Following in the footsteps of the Who and Jimi Hendrix, the Move’s `Rock Theatre’ created crowd frenzy by chopping up television sets on stage, setting off smoke bombs and famously burning effigies of Hitler, Ian Smith, and the Devil, but as the Melody Maker stated at the time, -“they still played great rock music!”.

Roy Wood wrote most of the songs, both music and lyrics, and when Carl Wayne left the band, Wood also became the lead vocalist.

The Move had a major hit on their hands when `Night of Fear’ reached number two in the charts in February 1967.

These heady days of psychedelic hippie flower-power, were reflected perfectly in his music as Wood captured the essence of the times by writing and performing a string of self-penned hits for the Move including, “I Can Hear The Grass Grow” (April 1967), the definitive “Flowers in the Rain” which zoomed to the top of the British charts in October 1967, and “Fire Brigade” which reached number two in March 1968.

Around this period Kefford and Burton left and were replaced by Rick Price (bass & vocals) and Jeff Lynne (guitar and vocals) but the Move’s hits continued with “Blackberry Way” reaching number two in February 1969, “Curly” (September 1969) and “Brontosaurus” (May 1970).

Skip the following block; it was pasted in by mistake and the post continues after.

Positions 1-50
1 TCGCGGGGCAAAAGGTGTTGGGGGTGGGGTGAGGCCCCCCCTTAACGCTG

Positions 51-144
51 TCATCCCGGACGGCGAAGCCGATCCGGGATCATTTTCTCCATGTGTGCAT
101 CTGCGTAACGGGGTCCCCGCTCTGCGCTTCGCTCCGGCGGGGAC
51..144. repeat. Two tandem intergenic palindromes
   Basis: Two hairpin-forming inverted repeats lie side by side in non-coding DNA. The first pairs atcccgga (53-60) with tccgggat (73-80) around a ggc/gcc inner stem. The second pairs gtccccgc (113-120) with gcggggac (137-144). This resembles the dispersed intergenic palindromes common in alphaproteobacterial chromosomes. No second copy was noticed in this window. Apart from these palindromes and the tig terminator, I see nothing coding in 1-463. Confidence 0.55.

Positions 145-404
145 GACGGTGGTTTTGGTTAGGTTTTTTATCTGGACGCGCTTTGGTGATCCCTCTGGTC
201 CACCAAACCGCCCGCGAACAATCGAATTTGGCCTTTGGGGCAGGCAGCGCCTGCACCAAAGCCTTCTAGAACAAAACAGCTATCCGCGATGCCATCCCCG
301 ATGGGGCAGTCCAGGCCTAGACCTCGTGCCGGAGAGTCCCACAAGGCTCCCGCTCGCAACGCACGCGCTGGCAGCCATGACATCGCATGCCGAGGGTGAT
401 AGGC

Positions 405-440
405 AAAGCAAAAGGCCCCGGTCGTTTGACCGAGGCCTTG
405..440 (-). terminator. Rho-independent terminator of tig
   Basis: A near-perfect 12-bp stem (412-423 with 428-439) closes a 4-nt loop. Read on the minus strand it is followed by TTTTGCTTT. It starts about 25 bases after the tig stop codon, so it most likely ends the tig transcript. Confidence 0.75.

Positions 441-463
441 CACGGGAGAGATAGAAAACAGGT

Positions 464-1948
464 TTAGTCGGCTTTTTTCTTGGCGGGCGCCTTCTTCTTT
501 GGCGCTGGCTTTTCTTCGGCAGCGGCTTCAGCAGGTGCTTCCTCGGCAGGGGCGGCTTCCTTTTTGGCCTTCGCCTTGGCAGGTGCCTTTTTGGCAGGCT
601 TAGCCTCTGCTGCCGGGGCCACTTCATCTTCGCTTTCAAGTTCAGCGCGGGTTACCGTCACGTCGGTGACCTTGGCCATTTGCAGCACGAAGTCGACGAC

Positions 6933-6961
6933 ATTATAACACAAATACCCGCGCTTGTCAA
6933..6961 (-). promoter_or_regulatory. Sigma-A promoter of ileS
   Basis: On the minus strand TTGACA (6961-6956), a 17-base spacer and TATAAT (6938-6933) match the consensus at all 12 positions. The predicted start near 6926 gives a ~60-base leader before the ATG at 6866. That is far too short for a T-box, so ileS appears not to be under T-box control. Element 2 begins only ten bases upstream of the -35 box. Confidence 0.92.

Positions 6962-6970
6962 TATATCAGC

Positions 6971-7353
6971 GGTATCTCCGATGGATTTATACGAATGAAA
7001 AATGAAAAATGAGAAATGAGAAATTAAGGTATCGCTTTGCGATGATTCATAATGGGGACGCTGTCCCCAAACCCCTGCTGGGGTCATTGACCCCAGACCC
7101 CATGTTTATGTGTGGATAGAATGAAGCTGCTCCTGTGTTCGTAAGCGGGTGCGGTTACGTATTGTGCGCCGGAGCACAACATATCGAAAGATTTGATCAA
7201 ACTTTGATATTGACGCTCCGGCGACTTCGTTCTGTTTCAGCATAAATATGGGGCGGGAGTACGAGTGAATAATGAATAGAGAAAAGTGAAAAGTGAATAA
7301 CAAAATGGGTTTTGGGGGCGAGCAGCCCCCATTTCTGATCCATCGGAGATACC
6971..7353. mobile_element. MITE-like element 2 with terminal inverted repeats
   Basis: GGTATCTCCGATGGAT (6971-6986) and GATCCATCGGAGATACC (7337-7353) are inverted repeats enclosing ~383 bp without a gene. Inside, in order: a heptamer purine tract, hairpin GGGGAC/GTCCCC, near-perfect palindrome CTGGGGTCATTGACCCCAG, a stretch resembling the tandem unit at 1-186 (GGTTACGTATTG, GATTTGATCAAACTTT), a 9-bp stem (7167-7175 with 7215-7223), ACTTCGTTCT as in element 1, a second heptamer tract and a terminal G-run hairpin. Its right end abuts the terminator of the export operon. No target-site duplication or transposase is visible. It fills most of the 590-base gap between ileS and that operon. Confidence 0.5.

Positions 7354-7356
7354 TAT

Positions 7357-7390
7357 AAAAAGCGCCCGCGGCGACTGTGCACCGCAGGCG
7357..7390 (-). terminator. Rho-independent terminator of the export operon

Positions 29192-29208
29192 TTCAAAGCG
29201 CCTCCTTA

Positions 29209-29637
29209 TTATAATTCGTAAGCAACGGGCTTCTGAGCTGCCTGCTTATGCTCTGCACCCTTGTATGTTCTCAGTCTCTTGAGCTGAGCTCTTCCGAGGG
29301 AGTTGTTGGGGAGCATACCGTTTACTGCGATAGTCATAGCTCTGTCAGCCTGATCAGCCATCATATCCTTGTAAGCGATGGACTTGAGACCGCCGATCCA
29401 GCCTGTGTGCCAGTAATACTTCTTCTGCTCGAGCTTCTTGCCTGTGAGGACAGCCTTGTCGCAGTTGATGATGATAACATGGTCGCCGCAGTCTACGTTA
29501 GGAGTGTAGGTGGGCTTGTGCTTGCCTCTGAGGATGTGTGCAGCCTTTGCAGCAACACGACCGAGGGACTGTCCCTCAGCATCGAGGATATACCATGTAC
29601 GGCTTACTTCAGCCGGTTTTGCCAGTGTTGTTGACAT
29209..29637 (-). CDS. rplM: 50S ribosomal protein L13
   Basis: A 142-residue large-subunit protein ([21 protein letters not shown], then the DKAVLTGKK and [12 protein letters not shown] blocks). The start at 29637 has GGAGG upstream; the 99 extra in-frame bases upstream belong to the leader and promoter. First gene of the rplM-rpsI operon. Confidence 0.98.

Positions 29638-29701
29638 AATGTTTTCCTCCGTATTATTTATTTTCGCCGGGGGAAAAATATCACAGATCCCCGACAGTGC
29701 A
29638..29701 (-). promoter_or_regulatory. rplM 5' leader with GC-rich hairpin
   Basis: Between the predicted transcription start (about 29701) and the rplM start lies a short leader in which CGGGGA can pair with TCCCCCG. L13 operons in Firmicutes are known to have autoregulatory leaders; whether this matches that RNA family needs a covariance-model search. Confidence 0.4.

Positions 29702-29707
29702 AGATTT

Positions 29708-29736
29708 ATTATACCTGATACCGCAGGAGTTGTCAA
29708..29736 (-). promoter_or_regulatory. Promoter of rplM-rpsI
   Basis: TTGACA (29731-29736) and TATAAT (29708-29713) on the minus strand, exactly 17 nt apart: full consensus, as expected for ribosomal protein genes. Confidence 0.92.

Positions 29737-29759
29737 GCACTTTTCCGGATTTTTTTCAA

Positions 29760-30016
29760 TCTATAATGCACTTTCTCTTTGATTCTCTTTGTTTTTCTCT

By 1971 Roy Wood had formulated the idea of forming an `offshoot’ of the Move called the “Electric Light Orchestra”. ELO was originally formed around Wood, Lynne and Bevan and was an almost instant success, but the new band completely supplanted the Move, which ceased to exist, and Roy Wood left ELO in the hands of Jeff Lynne and Bev Bevan, and went off on his own to form Wizzard.

Wizzard epitomised Wood’s genius for capturing the spirit of the musical age and he became one of Britain’s most noteable glam-rock figures.

His public appearance was more visually outrageious than it had ever been with the Move, and he developed a cult following, appearing on stage in strange outfits, with long hairy wig, pointed hat, and terrifying `wizard' makeup that made the Hammer House of Horrors make-up experts look like amateur halloween costumiers.

The ineviatable hit records followed; Wizzard’s first single, “Ballpark Incident” went straight into the Top Ten in January 1973. This was followed by “See My Baby Jive”, which went straight in at number 3 in May 1973 and held that position for five consecutive weeks.

Wizzard’s “Angel Fingers” gave Roy Wood his first number one hit when it topped the British charts in September 1973, and three months later came the massive Christmas single “I Wish it Could be Christmas Everday”, still one of the most played Christmas songs of all time!

Towards the end of 1973, with Wizzard on the point of disbanding, Wood released a solo single, “Forever” which remarkable followed Wizzard’s Christmas hit into the charts.